WASHINGTON, D.C. (Jan. 6, 2015) — Acting Assistant Attorney General Vanita Gupta delivered remarks on joint guidance on English learner students and limited English proficient parents on Tuesday in Washington, D.C.
Former Attorney General Holder appointed Gupta to the position of Principal Deputy Assistant Attorney General and Acting Assistant Attorney General for the Civil Rights Division on October 15, 2014. She had served as Deputy Legal Director of the American Civil Liberties Union and Director of its Center for Justice.
Previously, Gupta was an attorney for its Racial Justice Program. She began her career as a lawyer with the NAACP Legal Defense and Educational Fund. In addition to her work with the ACLU and NAACP Legal Defense Fund, Gupta has taught civil rights litigation and advocacy clinics at New York University School of Law since 2008. She received a B.A., magna cum laude, from Yale University and J.D. from New York University School of Law.
Remarks as prepared:
“Good morning – and thank you all for joining the call this morning.
Today, the Civil Rights Division of the Department of Justice and the Office for Civil Rights of the Department of Education are issuing a guidance package to help state educational agencies and school districts comply with their obligations to English Learner students and Limited English Proficient parents under Title VI of the Civil Rights Act of 1964 and the Equal Educational Opportunities Act of 1974, known as the EEOA.
English Learner students reflect and contribute greatly to the rich diversity of our nation’s schools. Almost 5 million students in the United States are English Learner students, and over the past decade (2002-2012), the percentage of English Learner students in public schools increased in four out of every five states. Today, they constitute 9 percent of all public school students, are enrolled in nearly three out of every four public schools, and their numbers are steadily rising nationwide.
It is crucial to our nation’s future that all schoolchildren, including English Learner students, have equal access to a high-quality education and the opportunity to achieve their full academic potential. All children deserve the opportunity to succeed in school, no matter where they are from or what language they speak.
English Learner students exhibit a deep desire to learn and engage in their classrooms, yet often face multiple barriers in their quest to do so. English Learner students and Limited English Proficient parents must be given the supports necessary to communicate and understand what is happening in their schools and to participate equally in the educational process.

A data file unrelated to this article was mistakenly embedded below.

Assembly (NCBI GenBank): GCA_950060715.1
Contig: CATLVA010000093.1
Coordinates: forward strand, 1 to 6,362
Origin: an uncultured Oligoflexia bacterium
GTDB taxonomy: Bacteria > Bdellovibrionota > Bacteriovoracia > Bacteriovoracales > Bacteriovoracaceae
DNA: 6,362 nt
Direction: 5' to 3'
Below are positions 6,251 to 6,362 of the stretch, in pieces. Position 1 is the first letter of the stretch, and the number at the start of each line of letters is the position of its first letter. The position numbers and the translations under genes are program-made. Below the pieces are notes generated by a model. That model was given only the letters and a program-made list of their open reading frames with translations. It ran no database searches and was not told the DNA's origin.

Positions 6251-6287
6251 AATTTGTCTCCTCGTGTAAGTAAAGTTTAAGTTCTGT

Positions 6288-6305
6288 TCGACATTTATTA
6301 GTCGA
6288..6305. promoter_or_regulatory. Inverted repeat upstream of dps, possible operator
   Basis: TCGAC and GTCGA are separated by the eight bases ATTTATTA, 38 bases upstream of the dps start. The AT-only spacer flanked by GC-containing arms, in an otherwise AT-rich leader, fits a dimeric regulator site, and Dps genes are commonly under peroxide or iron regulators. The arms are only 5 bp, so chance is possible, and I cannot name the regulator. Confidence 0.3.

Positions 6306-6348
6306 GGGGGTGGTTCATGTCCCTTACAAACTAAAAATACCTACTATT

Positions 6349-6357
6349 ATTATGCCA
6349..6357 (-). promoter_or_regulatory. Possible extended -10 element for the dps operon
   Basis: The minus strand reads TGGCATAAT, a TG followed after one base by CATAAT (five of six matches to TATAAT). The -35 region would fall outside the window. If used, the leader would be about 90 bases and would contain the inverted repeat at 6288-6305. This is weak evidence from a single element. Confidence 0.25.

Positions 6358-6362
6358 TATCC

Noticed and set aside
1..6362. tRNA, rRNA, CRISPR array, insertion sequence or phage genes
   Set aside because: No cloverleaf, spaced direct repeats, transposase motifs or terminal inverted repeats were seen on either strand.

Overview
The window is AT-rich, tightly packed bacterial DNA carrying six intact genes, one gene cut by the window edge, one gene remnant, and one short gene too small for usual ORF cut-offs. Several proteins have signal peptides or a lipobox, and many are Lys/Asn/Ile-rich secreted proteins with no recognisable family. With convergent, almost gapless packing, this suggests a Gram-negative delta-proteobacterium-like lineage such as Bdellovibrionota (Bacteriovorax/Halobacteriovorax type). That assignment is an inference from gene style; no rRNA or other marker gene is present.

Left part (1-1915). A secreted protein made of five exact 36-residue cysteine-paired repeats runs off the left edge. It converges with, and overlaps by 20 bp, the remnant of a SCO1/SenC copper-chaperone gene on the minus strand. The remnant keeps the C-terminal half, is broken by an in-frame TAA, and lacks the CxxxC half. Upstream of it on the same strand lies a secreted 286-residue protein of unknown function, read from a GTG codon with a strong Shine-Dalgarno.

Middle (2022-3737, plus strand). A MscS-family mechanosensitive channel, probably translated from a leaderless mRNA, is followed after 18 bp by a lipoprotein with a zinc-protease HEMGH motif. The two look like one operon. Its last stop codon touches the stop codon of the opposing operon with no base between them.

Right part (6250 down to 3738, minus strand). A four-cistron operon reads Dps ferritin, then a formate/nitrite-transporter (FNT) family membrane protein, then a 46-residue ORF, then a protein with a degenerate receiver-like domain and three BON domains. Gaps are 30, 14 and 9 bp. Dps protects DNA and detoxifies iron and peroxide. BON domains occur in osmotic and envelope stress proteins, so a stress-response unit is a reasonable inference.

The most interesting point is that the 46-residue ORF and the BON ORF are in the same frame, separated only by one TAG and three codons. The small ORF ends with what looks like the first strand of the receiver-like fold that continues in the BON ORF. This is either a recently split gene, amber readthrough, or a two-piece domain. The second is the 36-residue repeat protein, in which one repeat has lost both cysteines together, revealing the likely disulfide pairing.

This guidance celebrates the 50th anniversary of Title VI, the 40th anniversary of the EEOA, and the 40th anniversary of the seminal Title VI case Lau v. Nichols, in which the Supreme Court held that public schools must take affirmative steps to ensure that English Learner students can meaningfully participate in public educational programs. Shortly after the Lau decision, Congress enacted the EEOA, which confirmed that public schools and states must take “appropriate action” to overcome language barriers facing English Learner students.
Ensuring that EL students, including those with disabilities, receive equal opportunities to succeed in school is an enforcement priority of the Civil Rights Division and the Office for Civil Rights. Since 2009, the Civil Rights Division has entered into more than 20 agreements with states and school districts requiring, among other things, timely identification, appropriate instruction, and robust evaluation of EL students so that they do not face barriers to engaging in school.
We have achieved substantial progress since passage of Title VI a half century ago, and in the four decades since the Supreme Court’s decision in Lau and the enactment of the EEOA. Today’s guidance is the next step on the continuing journey to provide equal educational opportunities for all students, and to ensure that schools across the nation have the tools and support necessary to place students on the path to success.
Now, it is my pleasure to turn things over to my colleague, Assistant Secretary Catherine Lhamon, who will discuss the guidance in more detail.”
UNITED STATES DEPARTMENTS OF JUSTICE AND EDUCATION RELEASE JOINT GUIDANCE TO ENSURE ENGLISH LEARNER STUDENTS HAVE EQUAL ACCESS TO A HIGH-QUALITY EDUCATION
WASHINGTON – The U.S. Departments of Education (ED) and Justice (DOJ) today released joint guidance reminding states, school districts and schools of their obligations under federal law to ensure that English learner students have equal access to a high-quality education and the opportunity to achieve their full academic potential.